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Oxtail Soup


Oxtails, boiled until well fallen, skimmed free of fat, with onion and vegetables. Pureed (Acton 1845, Mrs.B, etc). This is quite unlike the Indonesian or German oxtail soups, which are more stew-like.

See also: Chesterfield Soup


Original Receipt from 'The Cook's Oracle' by William Kitchiner (Kitchiner 1830)

Ox-tail Soup - (No. 240)
Three tails, costing about 7d. each, will make a tureen of soup (desire the butcher to divide them at the joints); lay them to soak in warm water, while you get ready the vegetables.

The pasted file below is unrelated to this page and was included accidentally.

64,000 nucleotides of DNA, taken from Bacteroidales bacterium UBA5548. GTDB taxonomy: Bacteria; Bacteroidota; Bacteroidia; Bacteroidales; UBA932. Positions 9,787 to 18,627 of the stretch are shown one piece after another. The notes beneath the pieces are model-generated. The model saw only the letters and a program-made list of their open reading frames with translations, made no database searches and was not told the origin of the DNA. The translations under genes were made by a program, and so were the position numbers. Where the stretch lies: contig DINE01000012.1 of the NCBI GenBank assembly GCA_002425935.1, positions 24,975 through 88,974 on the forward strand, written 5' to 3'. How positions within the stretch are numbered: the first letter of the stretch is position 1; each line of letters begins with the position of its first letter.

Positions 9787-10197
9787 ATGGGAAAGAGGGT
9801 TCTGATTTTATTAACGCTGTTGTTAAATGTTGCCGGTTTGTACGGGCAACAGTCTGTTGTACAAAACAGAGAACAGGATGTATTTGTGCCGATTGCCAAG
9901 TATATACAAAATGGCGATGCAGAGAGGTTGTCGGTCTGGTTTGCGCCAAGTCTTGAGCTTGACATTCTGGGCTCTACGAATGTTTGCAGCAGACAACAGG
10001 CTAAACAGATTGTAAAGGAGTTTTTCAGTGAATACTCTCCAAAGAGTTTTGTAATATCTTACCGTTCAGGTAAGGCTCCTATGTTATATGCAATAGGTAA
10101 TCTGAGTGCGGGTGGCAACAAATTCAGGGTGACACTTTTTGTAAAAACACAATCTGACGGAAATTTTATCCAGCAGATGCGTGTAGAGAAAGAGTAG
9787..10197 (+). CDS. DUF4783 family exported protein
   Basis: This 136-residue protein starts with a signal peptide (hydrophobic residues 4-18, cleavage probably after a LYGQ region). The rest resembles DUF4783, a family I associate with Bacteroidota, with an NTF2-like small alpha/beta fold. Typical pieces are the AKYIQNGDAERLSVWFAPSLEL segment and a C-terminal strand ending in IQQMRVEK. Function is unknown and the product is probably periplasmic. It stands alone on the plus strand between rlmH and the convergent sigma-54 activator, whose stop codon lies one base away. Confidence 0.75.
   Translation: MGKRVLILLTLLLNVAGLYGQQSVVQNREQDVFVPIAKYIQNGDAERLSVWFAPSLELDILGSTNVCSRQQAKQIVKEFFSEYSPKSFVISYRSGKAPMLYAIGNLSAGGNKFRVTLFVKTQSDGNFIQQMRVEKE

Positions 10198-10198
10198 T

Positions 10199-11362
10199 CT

Put into a gallon stew-pan eight cloves, two or three onions, half a drachm of allspice, and the same of black pepper, and the tails; cover them with cold water; skim it carefully, when and as long as you see any scum rise; then cover the pot as close as possible, and set it on the side of the fire to keep gently simmering till the meat becomes tender and will leave the bones easily, because it is to be eaten with a spoon, without the assistance of a knife or fork this will require about two hours: mind it is not done too much: when perfectly tender, take out the meat and cut it off the bones, in neat mouthfuls; skim the broth, and strain it through a sieve; if you prefer a thickened soup, put flour and butter, as directed in the preceding receipt; or put two table-spoonfuls of the fat you have taken off the broth into a clean stew-pan, with as much flour as will make it into a paste; set this over the fire, and stir them well together; then pour in the broth by degrees, stirring it, and mixing it with the thickening; let it simmer for another half hour, and when you have well skimmed it, and it is quite smooth, then strain it through a tamis into a clean stew-pan, put in the meat, with a table-spoonful of mushroom catchup, a glass of wine, and season it with salt.


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